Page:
Emblazoned on the cover of Justice League #36 is “Pawns of Perpetua,” which tells you a lot about this seventh part in a nine part saga. Scott Snyder, Francis Manapul, and Howard Porter are kicking off the second act this week after Perpetua literally erased a universe. Now that she has so much power a shoe needs to drop, but will it be Lex, a new plan from the heroes, or something else? Those are questions you might be asking yourself as you dig in and by the end it’s very clear Snyder and this team are bringing hardcore ’90s cartoon-style fun.
Let me explain. I’ve heard it said this story arc is very syndicated cartoon in its stylings thanks to it always raising the stakes, surprising readers, and making us laugh along the way. Yes, the entire multiverse is in peril, but somehow the book isn’t gloomy in this notion and instead bright and epic. This is fun superhero comics to the nth degree, capturing the joy you might have had with your action figures in elementary school. That isn’t to say the narrative is childish, but rather it captures a spark of fun and positivity you don’t often see in today’s superhero stories. The cliffhanger at the end of the issue is proof of that and while I won’t spoil it it’s certainly an idea that’s shocking to see because most superhero stories go for the dark, edgy, and broken character dynamism we see over and over. That makes this incredibly unique given the current field of comic book storytelling.
As far as plotting goes, this is the point in a war story where speeches are made and villains make their final choices before attempting to strike their final blow. Lex and his Legion of Doom are the most affected in this issue and while I pretty much assumed it’d go the way it does, it’s still interesting to see Lex doubt the plan. It’s with Lex and his Legion of Doom where the most impactful scenes take place.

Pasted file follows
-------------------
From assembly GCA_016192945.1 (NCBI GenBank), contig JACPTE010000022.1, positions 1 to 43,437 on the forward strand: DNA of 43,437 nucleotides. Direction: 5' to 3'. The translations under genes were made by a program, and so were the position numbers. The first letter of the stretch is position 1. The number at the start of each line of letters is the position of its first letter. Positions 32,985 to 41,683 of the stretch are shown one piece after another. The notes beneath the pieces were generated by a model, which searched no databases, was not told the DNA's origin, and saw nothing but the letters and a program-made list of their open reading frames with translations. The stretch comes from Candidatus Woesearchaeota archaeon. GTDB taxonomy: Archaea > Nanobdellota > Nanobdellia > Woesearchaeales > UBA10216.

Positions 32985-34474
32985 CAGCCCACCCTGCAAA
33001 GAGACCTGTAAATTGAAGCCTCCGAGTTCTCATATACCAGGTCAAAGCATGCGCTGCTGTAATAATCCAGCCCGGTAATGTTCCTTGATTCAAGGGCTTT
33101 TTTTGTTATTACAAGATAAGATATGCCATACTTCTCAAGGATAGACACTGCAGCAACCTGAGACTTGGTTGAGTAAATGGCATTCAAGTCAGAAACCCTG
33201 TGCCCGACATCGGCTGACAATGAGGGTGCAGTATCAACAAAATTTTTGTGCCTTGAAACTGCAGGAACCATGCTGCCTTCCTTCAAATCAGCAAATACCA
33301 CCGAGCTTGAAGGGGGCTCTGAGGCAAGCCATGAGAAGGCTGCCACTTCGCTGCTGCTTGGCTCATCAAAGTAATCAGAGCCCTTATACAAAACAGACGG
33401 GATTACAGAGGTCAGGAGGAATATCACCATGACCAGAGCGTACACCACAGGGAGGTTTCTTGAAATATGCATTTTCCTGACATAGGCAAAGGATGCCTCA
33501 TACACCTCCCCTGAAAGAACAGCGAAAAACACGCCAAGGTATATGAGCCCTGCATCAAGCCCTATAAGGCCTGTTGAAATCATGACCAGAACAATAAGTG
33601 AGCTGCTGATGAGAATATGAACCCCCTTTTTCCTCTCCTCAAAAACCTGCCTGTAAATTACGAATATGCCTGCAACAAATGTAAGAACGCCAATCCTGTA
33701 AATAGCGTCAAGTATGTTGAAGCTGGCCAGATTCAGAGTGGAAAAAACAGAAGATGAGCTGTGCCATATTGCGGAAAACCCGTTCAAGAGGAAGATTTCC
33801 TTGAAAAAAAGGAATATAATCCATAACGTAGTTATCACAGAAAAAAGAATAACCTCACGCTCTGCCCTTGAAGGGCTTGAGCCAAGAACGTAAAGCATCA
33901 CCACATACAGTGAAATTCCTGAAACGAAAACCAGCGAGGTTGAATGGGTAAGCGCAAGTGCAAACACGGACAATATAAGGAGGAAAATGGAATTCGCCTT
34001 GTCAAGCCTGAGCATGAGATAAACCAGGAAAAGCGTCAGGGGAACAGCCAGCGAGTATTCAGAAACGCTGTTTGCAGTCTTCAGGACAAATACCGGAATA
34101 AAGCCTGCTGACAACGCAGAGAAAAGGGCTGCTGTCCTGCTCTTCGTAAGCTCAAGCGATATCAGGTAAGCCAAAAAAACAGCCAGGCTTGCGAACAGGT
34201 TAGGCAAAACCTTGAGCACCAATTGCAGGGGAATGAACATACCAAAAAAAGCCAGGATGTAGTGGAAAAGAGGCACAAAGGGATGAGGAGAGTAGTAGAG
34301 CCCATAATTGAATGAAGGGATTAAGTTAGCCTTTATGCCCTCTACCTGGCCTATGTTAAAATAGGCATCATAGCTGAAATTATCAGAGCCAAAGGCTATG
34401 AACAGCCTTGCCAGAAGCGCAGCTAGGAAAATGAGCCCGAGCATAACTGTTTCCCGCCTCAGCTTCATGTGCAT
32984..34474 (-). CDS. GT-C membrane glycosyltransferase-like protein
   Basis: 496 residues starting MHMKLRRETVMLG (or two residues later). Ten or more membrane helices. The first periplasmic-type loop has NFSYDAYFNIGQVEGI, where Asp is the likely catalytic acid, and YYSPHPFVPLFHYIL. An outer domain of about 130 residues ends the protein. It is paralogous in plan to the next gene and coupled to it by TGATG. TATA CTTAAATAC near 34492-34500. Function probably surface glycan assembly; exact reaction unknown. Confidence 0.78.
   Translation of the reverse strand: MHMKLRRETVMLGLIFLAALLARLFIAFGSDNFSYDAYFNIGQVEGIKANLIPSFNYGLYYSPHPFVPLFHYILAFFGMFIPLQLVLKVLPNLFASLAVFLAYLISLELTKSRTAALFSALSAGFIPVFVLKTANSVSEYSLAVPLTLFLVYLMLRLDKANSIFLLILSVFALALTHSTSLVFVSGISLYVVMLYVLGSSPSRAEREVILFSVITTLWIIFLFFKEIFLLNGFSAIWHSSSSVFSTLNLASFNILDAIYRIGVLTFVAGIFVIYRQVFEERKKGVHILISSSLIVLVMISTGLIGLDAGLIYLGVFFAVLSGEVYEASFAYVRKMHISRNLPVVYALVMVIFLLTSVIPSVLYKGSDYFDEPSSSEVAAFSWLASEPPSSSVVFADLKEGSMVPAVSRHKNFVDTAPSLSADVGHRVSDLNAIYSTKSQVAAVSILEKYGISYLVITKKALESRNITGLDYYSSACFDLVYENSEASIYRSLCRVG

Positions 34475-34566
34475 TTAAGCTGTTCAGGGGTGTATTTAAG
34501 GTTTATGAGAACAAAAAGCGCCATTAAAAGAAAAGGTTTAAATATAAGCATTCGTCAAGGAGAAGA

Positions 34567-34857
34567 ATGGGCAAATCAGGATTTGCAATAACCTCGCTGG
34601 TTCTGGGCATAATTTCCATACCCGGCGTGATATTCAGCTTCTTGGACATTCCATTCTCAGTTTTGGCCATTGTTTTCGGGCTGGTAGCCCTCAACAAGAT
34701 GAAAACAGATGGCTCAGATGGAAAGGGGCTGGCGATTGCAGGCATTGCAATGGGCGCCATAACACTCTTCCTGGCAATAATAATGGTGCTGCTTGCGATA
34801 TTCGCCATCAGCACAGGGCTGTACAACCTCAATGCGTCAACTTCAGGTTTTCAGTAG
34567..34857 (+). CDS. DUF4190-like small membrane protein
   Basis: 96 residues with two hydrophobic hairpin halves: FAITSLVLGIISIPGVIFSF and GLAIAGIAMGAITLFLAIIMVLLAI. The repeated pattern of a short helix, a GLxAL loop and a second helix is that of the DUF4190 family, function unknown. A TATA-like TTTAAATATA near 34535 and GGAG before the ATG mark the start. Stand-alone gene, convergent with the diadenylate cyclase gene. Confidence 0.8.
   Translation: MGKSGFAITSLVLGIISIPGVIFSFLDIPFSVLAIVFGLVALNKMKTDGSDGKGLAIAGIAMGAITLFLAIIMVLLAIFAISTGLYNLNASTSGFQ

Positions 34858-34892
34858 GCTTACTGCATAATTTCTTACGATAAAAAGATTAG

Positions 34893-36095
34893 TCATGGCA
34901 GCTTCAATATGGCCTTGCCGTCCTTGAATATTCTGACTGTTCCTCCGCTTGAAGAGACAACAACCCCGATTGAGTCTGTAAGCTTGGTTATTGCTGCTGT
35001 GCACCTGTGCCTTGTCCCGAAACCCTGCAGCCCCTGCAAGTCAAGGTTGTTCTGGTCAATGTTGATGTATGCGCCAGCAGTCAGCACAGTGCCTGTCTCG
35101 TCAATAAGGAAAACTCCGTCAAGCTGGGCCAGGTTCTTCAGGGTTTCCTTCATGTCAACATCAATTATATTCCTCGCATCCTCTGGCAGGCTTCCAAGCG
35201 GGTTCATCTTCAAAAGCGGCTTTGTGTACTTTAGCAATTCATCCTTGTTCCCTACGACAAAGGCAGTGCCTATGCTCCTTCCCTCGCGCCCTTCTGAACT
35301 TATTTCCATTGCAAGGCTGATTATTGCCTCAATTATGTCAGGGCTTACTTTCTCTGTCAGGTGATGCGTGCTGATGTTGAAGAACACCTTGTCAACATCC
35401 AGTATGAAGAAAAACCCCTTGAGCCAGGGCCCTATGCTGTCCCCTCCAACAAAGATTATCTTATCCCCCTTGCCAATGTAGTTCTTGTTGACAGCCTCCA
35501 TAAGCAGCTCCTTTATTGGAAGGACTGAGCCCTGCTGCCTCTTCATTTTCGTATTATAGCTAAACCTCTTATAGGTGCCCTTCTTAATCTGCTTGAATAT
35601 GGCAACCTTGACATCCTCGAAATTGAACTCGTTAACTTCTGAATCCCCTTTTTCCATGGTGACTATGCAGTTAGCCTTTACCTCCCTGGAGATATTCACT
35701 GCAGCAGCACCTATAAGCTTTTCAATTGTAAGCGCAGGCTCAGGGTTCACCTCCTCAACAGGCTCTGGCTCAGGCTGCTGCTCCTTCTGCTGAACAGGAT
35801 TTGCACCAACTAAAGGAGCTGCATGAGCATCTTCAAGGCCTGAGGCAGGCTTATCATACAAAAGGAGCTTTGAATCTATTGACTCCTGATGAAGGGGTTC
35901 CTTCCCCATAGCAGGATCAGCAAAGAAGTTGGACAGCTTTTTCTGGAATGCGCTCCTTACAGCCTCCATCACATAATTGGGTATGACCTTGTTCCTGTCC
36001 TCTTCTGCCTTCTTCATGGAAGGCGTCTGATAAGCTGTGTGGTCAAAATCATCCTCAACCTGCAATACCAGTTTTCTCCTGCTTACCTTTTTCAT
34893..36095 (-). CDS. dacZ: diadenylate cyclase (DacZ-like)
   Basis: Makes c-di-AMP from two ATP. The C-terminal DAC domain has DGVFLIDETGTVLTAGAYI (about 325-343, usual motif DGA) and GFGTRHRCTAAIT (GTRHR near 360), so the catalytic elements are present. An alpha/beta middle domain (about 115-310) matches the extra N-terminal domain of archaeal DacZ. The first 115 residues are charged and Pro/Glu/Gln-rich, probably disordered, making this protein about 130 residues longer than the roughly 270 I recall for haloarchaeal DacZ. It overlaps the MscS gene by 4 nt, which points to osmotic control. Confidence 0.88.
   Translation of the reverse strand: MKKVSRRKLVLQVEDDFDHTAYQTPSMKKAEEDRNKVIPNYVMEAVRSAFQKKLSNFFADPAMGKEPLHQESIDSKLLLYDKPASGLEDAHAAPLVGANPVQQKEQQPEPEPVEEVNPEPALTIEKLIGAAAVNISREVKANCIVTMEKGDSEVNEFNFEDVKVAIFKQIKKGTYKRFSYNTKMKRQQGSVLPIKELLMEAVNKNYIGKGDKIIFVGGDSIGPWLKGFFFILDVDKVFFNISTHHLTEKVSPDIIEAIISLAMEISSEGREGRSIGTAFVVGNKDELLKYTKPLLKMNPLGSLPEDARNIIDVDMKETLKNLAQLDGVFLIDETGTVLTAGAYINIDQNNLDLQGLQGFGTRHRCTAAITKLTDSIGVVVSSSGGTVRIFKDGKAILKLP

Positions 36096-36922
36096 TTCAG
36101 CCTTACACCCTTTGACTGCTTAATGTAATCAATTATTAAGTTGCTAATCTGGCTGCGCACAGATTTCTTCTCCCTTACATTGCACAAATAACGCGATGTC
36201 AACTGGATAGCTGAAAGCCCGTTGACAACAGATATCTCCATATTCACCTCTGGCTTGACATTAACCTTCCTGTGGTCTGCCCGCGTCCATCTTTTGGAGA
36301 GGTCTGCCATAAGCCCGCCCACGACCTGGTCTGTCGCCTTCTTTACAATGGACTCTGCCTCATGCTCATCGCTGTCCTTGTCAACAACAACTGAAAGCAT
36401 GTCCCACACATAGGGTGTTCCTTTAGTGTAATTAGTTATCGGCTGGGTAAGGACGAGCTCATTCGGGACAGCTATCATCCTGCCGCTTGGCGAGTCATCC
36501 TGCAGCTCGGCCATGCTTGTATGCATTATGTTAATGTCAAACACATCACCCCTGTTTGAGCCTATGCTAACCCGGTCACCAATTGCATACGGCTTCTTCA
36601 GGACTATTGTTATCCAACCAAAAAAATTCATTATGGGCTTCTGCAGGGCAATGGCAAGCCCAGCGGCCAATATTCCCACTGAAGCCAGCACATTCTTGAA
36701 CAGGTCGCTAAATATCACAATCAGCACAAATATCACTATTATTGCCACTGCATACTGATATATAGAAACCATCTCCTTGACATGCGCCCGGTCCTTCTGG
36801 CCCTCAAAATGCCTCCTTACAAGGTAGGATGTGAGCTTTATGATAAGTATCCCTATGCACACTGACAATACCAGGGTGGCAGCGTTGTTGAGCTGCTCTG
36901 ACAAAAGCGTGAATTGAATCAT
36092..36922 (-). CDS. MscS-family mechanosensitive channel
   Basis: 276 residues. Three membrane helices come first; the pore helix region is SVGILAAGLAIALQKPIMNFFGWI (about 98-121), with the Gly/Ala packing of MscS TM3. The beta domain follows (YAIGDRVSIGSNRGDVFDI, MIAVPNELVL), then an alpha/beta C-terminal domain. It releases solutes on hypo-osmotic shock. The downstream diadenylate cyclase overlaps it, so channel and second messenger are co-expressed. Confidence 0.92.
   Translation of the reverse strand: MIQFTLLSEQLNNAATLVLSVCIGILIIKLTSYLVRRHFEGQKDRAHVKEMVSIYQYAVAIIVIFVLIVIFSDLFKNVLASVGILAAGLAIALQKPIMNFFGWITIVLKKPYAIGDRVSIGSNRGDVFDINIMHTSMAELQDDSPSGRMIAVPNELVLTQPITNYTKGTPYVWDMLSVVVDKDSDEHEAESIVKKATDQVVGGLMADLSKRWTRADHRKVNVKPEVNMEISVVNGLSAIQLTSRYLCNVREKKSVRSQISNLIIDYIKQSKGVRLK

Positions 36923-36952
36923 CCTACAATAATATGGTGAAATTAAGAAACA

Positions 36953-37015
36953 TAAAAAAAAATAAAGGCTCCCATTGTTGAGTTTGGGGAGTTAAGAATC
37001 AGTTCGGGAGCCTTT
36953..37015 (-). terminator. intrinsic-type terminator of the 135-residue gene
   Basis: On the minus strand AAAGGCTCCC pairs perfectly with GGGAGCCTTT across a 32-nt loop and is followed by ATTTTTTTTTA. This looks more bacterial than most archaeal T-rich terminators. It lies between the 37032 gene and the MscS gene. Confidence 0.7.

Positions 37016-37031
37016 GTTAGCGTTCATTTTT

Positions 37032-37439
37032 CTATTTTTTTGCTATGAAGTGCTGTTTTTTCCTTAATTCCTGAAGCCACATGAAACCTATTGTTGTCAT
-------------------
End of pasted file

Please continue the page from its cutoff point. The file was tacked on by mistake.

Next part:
None of this is to say the speeches made by Batman, Superman, and Wonder Woman aren’t impactful. I’ve argued in previous reviews we haven’t seen enough of the idea that everyone needs to choose between doom or justice. It’s a concept touched upon, but it’s not until this issue that the choice needs to be made as soon as possible. That element appears to be a major factor that Snyder builds to well here.
The art by Manapul and Porter works well. I actually had a hard time deciphering who drew which pages at first and had to do a quick scan after finishing it. That’s a good thing, as artist changes can be jarring. Standout moments include a transformation for Brainiac, a panel with Mobius straight out of the Jack Kirby playbook, and a great design of a Legion of Doom ship Lex flies in near the end of the issue. That positivity I was talking about earlier is partly due to the colors by Hi-Fi, which continue to pop so bright.
This series continues to be an interesting and entertaining different flavor for superhero aficionados. If you appreciate positive and imaginative ideas you’ll love it. I’m not sure it needed to be nine parts, but consider me along for the ride.